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Conditional Payment Collections – Make It Stop!
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Conditional Payment Collections – Make It Stop!

When Medicare makes a payment for medical items, services or expenses that another entity (Primary Plans or Primary Payers[1]) should pay under the Medicare Secondary Payer Act (MSP) [2], the payments that are made by Medicare are called conditional payments.  Under the MSP provisions and its regulations, Medicare is entitled to be reimbursed for its conditional payments. The U.S. Department of Treasury (Treasury) has authority to collect conditional payments after being referred MSP debt cases from the Centers for Medicare & Medicaid Services (CMS), the agency that runs the Medicare program, when Primary Payers/settlement parties fail to timely pay final demands for conditional payments issued by CMS contractors.  Treasury collection tools include the Treasury Offset Program, that allows Treasury to divert tax refunds or government benefits that would otherwise flow to Medicare beneficiaries or Primary Plans, as well as Private Collection Agency actions. If conditional payments are not timely paid to Treasury, the U.S. may also file lawsuits directly under the MSP through the Secretary of the U.S. Department of Health and Human Services (Secretary). Appealing the amount of the debt and/or requesting a reduction of the conditional payment demand amount via the compromise process is supposed to stop or at least delay the collections process while the appeal/compromise request is pending.

At the October 2018 educational conference of the National Alliance of Medicare Set-Aside Professionals in Baltimore, during a presentation led by Ted Doyle, V.P. Healthcare Markets for Performant Recovery, Inc., the Commercial Repayment Center (CRC) contractor for CMS, several members of the audience voiced concerns over the CRC prematurely referring conditional payment collections cases to Treasury. The frustration focused on the difficulty of getting prematurely referred debt recalled from Treasury. It seems that even when people take steps to appeal the debt and/or request reductions via the compromise (or waiver) process, collections can sometimes mistakenly proceed. Jacqueline Cipa, the Deputy Director for the CMS Division of MSP Program Operations, recommended diligent follow up by requesting an internal “elevation”/review with the appropriate CMS contractor and suggested that if a Treasury referral error is not corrected, to reach out to her via e-mail at Jacqueline.cipa@cms.gov.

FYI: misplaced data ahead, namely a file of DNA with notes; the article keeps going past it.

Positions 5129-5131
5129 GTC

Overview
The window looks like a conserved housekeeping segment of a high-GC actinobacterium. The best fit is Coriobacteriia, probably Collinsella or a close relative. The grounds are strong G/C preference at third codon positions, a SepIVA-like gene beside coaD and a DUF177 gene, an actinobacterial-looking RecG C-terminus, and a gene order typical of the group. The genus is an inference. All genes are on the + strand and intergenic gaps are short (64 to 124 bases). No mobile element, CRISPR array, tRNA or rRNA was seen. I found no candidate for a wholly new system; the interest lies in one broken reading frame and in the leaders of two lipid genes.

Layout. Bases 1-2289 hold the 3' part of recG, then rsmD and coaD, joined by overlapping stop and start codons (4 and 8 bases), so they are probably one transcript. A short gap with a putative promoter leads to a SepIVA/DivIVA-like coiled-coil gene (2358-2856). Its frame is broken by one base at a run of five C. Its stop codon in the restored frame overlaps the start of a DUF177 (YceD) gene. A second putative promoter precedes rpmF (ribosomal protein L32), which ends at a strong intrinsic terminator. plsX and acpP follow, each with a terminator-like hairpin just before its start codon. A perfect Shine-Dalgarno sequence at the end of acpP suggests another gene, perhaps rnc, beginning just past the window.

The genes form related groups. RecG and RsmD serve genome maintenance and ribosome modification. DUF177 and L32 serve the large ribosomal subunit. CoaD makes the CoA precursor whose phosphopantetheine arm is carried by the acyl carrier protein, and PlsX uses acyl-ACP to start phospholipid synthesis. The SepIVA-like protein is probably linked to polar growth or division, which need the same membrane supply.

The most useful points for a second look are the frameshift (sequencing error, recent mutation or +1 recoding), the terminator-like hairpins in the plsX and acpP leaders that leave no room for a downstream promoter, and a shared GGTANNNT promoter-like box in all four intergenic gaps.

The CRC contractor is usually the entity in charge of collecting conditional payment reimbursements from commercial Primary Payers prior to any Treasury involvement[3].  The Benefits Coordination & Recovery Center (BCRC) contractor for CMS, on the other hand, is the only entity to initiate collection attempts for reimbursement of conditional payments from Medicare beneficiaries. Primary Payers such as insurance carriers or Third Party Administrators (TPAs) sometimes use reporting agents for their MSP Section 111 Mandatory Insurance Reporting obligations under the MSP[4].  Those reporting agents are often the ones that are sent conditional payment correspondence, demand letters, intent to refer letters, and potentially, Treasury collection letters. If a reporting agent fails to provide notification to the respective carrier or TPA it reports for, a conditional payment collection could develop and be referred to Treasury before the carrier/TPA knows about it. Under that scenario, a lack of communication between the reporting agent and its client might lead to a referral of conditional payment debt without it technically being premature.  However, if a debt is referred to Treasury as a result of an error, the responsible party should take immediate steps to recall the debt. If using a third party for reporting purposes, consider setting up a calendar system to follow up with any reporting agents to help prevent an inadvertent Treasury referral.